13. This is an absolute exemption and is therefore not subject to the public interest test. Given its nature, the Commissioner believes it appropriate to consider this exemption first.

14. In order to rely on this exemption, the Council must show that the information being withheld is personal data for the purposes of the DPA and that its disclosure into the public domain (which is the effect of disclosure under FOISA) would contravene one or more of the data protection principles in Schedule 1.

Is the information under consideration personal data?

15. The Commissioner will firstly consider whether any of the withheld information can be defined as personal data. "Personal data" are defined in section 1(1) of the DPA as data which relate to a living individual who can be identified a) from those data, or b) from those data and other information which is in the possession of, or is likely to come into the possession of, the data controller. The full definition is set out in Appendix 1.

16. The Commissioner is satisfied that the majority of the information under consideration here comprises personal data, in line with the definition in part (a) of section 1(1). A living individual, who is the subject of the report, can be identified from the information. Given its nature, relating to the effects of an incident on that individual, the Commissioner is satisfied that the information can be said to relate to them.

17. The Commissioner notes that the Council has advanced two alternative arguments for the withheld information being the individual's personal data, one predicated on the report having been prepared in contemplation of litigation. The outcomes of the two scenarios differ only in degree, however, and the Commissioner does not consider it necessary (or necessarily helpful) for the status of the information as personal data to depend in this case on the report enjoying additional attributes which she may not accept. In the circumstances, the Commissioner is quite satisfied that the majority of the report comprises the personal data of the individual in question.

18. The Commissioner agrees that pages 7 and 8 of the report do not contain the personal data of the individual concerned, although they do contain the personal data of Council staff (information identifying them and, given the context in which it appears, relating to them). She considers the same can be said of the information in Appendix 5 to the report (pages 15 to 18 inclusive). Having considered Ms M's submissions, however, the Commissioner is satisfied that these items of staff personal data are not required by Ms M: she will not, therefore, consider them further in this decision.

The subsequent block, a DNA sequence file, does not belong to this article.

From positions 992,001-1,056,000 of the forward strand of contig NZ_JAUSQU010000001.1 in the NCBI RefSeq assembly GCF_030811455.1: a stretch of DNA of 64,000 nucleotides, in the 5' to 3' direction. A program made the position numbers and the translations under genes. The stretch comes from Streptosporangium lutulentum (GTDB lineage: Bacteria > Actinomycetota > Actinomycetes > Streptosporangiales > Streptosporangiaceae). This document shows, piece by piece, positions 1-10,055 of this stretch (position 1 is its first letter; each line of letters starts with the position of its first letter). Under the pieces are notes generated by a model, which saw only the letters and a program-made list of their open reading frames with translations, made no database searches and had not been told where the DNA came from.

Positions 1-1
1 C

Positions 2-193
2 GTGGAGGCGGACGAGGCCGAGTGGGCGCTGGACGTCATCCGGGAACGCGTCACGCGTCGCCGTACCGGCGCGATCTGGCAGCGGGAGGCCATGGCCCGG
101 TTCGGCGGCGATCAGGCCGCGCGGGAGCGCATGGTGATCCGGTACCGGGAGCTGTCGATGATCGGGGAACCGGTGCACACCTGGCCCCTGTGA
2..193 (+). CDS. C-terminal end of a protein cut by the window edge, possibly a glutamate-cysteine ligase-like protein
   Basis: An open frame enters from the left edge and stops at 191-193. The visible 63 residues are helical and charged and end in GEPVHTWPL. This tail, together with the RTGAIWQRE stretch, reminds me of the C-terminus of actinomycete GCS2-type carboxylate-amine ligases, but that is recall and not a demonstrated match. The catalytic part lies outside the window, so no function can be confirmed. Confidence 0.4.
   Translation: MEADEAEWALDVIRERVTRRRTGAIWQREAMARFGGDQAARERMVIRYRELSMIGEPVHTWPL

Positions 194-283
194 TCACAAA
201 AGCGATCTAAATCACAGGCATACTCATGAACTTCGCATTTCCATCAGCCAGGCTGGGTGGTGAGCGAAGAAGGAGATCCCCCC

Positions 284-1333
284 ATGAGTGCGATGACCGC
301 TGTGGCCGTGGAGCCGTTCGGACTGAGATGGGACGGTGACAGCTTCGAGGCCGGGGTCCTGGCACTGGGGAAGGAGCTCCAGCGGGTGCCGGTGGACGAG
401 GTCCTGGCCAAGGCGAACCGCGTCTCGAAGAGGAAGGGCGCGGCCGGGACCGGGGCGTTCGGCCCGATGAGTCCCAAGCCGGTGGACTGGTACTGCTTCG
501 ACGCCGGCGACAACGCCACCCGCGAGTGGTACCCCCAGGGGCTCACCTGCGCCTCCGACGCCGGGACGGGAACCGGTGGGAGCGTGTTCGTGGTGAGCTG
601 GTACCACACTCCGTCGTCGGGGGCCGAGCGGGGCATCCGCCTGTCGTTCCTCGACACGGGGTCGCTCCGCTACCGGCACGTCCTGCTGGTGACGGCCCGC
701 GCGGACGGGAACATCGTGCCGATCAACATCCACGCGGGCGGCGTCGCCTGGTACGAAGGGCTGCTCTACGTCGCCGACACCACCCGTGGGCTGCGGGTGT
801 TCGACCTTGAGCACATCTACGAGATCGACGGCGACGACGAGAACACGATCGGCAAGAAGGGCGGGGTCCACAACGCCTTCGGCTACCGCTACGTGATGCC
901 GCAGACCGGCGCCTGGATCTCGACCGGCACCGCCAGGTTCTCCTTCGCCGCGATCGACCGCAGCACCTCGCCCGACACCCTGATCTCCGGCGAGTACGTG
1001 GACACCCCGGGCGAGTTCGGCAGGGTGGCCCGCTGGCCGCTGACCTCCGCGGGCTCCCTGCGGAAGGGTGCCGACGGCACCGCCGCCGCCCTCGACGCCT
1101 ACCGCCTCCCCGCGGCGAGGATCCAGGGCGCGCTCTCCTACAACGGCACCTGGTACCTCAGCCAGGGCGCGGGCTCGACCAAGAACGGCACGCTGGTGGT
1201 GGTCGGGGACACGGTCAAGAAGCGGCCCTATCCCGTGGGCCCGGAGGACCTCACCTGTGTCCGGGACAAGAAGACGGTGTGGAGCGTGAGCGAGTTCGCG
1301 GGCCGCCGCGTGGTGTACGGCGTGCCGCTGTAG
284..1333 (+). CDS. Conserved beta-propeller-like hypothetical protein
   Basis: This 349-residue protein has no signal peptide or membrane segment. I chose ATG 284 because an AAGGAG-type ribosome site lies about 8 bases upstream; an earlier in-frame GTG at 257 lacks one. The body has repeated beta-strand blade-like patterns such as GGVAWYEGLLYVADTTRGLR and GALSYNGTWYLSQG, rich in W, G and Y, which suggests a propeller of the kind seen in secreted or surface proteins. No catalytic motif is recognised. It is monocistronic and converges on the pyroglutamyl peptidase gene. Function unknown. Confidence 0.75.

19. Having considered the information on page 19 of the report, the Commissioner can find no basis for treating this as the personal data of any individual. It cannot, therefore, be exempt under section 38(1)(b), although the Commissioner must consider it further below, under the other exemptions claimed by the Council.

20. Information will not comprise personal data if it can be rendered anonymous. Given the extent to which the information focused on the one identifiable individual, the Council did not consider anonymisation to be practicable in the circumstances. Having considered the information in the report, to the extent that it remains the subject of this investigation, the Commissioner agrees.

21. The Council also submitted that the withheld information comprised the sensitive personal data of the individual who was the primary focus of the report, at least in part. Having considered the content of the report, insofar as it remains under consideration here, the Commissioner is content that it can all be considered that individual's sensitive personal data, in line with the definitions in section 2 of the DPA. The Commissioner will consider the implications of this further below.

Would disclosure contravene the first data protection principle?

22. The Council submitted that disclosure of the withheld personal data would contravene the first data protection principle. This states that personal data shall be processed fairly and lawfully and, in particular, shall not be processed unless at least one of the conditions in Schedule 2 to the DPA is met. Where the information comprises sensitive personal data, at least one of the conditions in Schedule 3 to the DPA must also be met. The processing in this case would be making the information publicly available in response to Ms M's request.

23. Given the additional restrictions surrounding the disclosure of sensitive personal data, the Commissioner will consider first whether there are any conditions in Schedule 3 which would permit the withheld personal data to be disclosed, before considering the Schedule 2 conditions. The conditions listed in Schedule 3 have been considered by the Commissioner, as have the additional conditions for processing sensitive personal data, such as those in the Data Protection (Processing of Sensitive Personal Data) Order 2000.

24. Guidance[1] issued by the Commissioner on the application of the section 38 exemptions notes that, generally, only the first and fifth conditions in Schedule 3 are likely to be relevant when considering a request for sensitive personal data under FOISA. Condition 1 would allow disclosure where the data subject had given explicit consent, while condition 5 would apply where the data had been made public as a result of steps taken deliberately by the data subject.

25. The Council submitted that neither of these conditions could be met. It did not have the data subject's consent to disclosure of the information to the public at large, while it was not aware of the data subject having made the information publicly available. Bearing in mind that disclosure under FOISA would be disclosure to the world at large, and that any relevant consent would require to be: